The positive impact from reducing cars in cities will be felt by all who live and work in them, in the form of more convivial spaces. As a journalist visiting the newly car-free Belgian city of Ghent put it in 2020:

The air tastes better … People turn their streets into sitting rooms and extra gardens.

Cities need to re-imagine themselves by remaking what is possible to match what is necessary. At the heart of this, guided by better evidence of what works, they must do more to break free from cars.


This article is republished from The Conversation under a Creative Commons license. Read the original article.

Further reading: more on air pollution from The Knowledge Exchange blog

Young carers: sacrifice and support

While there has been a lot of conversation about the vulnerable over the last two years of the COVID-19 pandemic, and rightly so, there has not much attention given to the people who care for them, particularly the young people who do so. Young carers carry a lot on their shoulders, and this has only been increased with the impact of the pandemic affecting those they love. However, we also need to look out for these young people and give them the support they deserve.

Issues faced by young carers

Young carers are faced with many challenges due to their position and this can depend on the carers, their age, the level of care they give and who they care for. A report on siblings of disabled children from the UK charity Sibs found that the particular young carers they engaged with tended to not get as much attention and support from their parents because of their sibling needing more urgent care. Even something as simple as going out to play centres or restaurants must be adapted to fit the disabled sibling, with the carer sibling rarely getting their own choice.

Young carers have also been found to be at more risk of mental health problems than others, particularly if the person they are caring for is a parent with a mental illness or a history of substance misuse.  A study from Scotland found that young carers, much like adult unpaid carers, were more likely to have physical health issues such as tiredness, backache and bad diets in addition to reporting worry, stress, anxiety, depression and resentment. They were also found to have significantly lower self-esteem and feelings of happiness than non-carers.

Impact of pandemic

The COVID-19 pandemic impacted young carers greatly. Sibs reported that a lot of parents felt their carer children were extremely worried about contracting the virus and giving it to their sibling, or bringing it into the household if their family were shielding or vulnerable. Others also reported their child withdrawing from friends, either because of shielding or simply because they were uncomfortable socialising outside of their household. Sibs also noted cases where siblings would become the object of their disabled sibling’s anger or frustration.

In addition, a lot of activities and support groups normally put into place for these specific carers, in order to give them attention and opportunities to enjoy life outside of their role as a young carer, were cancelled due to COVID-19, and left many young carers at home, where they were often ignored if their sibling or parent needed additional support.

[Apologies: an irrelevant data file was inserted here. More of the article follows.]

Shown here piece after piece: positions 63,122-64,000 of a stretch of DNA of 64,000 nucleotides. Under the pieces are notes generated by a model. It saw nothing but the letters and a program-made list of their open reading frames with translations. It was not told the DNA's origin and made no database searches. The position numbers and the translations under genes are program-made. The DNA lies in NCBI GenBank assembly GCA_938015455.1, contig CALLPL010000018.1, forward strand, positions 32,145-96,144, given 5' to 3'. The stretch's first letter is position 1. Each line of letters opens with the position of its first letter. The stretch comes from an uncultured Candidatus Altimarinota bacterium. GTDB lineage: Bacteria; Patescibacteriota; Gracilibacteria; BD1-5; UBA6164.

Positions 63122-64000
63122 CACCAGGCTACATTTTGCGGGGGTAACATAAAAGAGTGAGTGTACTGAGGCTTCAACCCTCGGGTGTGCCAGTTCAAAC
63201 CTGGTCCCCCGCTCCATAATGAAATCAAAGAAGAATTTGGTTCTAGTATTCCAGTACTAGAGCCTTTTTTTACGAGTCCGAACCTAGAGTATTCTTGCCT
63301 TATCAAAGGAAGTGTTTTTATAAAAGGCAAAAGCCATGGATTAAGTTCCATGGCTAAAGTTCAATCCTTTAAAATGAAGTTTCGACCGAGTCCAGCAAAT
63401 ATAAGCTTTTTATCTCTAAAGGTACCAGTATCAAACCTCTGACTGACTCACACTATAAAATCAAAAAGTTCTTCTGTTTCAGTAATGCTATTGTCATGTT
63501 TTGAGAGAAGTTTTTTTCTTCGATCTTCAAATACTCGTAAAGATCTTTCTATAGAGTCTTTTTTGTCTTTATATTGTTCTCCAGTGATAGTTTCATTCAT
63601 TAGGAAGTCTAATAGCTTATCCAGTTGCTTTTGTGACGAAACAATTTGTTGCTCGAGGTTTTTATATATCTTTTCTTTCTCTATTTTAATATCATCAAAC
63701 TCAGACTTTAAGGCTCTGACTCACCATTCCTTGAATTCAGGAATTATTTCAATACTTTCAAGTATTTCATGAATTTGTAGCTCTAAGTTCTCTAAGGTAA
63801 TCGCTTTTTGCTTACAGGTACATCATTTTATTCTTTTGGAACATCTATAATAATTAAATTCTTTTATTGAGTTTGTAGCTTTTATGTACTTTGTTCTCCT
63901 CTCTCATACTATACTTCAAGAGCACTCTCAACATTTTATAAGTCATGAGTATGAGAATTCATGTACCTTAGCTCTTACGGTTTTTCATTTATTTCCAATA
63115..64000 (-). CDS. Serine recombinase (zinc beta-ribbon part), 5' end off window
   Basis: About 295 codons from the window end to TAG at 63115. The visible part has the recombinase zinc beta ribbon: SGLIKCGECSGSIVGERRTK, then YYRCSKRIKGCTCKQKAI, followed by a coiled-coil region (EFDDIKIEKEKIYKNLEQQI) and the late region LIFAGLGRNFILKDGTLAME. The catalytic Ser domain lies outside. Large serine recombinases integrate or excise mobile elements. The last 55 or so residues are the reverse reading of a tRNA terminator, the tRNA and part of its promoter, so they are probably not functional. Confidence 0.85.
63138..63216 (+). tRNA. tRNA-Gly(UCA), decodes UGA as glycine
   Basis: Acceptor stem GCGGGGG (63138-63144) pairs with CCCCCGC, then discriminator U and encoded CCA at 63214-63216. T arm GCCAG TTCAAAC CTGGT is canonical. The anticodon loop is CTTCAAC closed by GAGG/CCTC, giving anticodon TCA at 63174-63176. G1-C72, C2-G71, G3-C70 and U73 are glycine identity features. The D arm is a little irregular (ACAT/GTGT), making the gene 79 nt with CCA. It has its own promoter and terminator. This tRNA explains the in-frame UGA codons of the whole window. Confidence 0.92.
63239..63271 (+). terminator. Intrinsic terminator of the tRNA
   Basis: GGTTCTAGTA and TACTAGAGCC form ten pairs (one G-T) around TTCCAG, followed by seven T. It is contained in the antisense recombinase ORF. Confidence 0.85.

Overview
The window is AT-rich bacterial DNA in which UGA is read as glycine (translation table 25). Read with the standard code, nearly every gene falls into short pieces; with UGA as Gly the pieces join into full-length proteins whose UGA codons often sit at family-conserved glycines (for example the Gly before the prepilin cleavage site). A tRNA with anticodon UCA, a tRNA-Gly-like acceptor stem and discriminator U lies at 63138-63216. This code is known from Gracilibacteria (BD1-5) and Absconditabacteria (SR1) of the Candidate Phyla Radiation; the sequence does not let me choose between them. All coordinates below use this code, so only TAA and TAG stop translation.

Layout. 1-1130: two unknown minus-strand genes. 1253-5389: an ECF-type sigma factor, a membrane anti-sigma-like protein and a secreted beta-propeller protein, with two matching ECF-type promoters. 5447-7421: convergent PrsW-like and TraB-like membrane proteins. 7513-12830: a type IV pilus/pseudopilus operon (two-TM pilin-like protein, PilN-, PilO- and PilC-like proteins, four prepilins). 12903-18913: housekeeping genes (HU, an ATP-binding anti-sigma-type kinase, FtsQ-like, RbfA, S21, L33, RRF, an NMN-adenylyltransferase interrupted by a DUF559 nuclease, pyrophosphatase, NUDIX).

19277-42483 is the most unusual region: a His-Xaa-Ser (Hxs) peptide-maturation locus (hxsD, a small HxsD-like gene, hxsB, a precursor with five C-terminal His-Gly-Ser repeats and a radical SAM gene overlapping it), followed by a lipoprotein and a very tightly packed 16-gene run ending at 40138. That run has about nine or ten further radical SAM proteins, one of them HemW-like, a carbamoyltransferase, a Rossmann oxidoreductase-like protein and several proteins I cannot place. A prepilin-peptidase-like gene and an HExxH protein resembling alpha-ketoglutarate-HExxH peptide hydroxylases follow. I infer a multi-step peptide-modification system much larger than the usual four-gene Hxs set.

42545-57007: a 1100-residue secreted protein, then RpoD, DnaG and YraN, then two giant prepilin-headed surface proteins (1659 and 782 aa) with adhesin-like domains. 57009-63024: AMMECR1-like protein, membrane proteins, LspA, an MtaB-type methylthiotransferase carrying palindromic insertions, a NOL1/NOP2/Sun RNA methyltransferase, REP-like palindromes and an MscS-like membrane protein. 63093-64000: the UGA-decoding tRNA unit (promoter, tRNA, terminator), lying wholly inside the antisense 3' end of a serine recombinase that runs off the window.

Other young carers have had to take on a range of duties, including shopping for their families or taking care of their home or other siblings. A lot of these young people have had to balance this with continuing their education from home and dealing with having their lives outside of the home cut off due to social distancing and isolation. This is on top of the general struggles of growing up as a child and adolescent. Izzy, a 12-year-old interviewed by a study from the Centre for Research on Children and Families, said she felt her entire life was “being a mini adult, but it’s not a pick and choose the time sort of thing.” 

Support

There have been a range of support services for young carers across the United Kingdom. Young carers groups have been found to be a great resource to help find other young carers and share some of the issues that affect them with people who understand. These groups  are also important as an outlet outside of their role in the family home, providing support  solely for  young carers. Even during the pandemic, some groups were able to schedule calls for young carers which provided them with interaction just for them, and something to look forward to each week at home.

However, many young carers remain “hidden” from services, either out of choice or because they have been ignored. Some simply don’t know about support groups or services, or have been found to not consider themselves ‘carers’. Instead, they  view their lives as “normal” or doing something that’s “expected” of them. Others may be afraid of the stigma their particular situation may bring them, and therefore want to be perceived as the same as their fellow students.

Final thoughts

The pandemic has pushed conversation and debate towards how we care for the most vulnerable in our society, and hopefully will lead to improvements in our attitudes towards care. However, this also has to extend towards unpaid carers, and particularly the young people who often shoulder invisible labour at the expense of their childhood.

Further reading: more from The Knowledge Exchange blog on carers

Breaking barriers and engaging with future planners